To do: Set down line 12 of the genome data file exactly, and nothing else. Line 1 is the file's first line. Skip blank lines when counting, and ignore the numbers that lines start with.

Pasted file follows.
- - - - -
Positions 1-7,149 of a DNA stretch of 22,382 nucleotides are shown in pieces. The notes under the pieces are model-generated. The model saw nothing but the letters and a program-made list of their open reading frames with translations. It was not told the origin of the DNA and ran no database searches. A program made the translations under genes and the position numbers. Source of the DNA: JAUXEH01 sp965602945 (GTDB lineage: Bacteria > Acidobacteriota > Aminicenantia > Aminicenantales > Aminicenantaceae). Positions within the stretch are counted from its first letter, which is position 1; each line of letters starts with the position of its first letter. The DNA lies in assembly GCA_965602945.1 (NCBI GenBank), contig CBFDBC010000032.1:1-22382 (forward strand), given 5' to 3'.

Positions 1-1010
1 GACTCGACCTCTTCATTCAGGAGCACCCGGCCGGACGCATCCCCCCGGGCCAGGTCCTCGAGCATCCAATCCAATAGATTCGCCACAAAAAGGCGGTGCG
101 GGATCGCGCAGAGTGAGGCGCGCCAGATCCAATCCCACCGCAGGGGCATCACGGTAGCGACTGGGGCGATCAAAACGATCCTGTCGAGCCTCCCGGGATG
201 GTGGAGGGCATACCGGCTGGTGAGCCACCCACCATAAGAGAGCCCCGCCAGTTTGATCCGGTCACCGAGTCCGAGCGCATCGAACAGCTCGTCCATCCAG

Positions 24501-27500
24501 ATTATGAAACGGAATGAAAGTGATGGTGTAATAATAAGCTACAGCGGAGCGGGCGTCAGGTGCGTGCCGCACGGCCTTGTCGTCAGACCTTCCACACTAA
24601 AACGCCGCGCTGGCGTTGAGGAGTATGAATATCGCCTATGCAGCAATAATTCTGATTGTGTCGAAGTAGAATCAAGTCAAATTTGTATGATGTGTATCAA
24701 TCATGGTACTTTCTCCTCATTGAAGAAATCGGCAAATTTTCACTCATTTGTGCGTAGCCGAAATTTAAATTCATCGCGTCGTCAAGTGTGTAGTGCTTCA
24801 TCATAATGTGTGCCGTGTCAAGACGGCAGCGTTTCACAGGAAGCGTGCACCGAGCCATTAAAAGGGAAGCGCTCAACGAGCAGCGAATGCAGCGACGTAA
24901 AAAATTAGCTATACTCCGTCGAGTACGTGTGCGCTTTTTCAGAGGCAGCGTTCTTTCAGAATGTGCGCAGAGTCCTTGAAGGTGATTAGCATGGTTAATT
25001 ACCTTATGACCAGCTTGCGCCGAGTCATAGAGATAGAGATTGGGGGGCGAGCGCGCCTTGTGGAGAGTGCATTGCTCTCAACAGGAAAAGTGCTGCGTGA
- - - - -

25001 ACCTTATGACCAGCTTGCGCCGAGTCATAGAGATAGAGATTGGGGGGCGAGCGCGCCTTGTGGAGAGTGCATTGCTCTCAACAGGAAAAGTGCTGCGTGA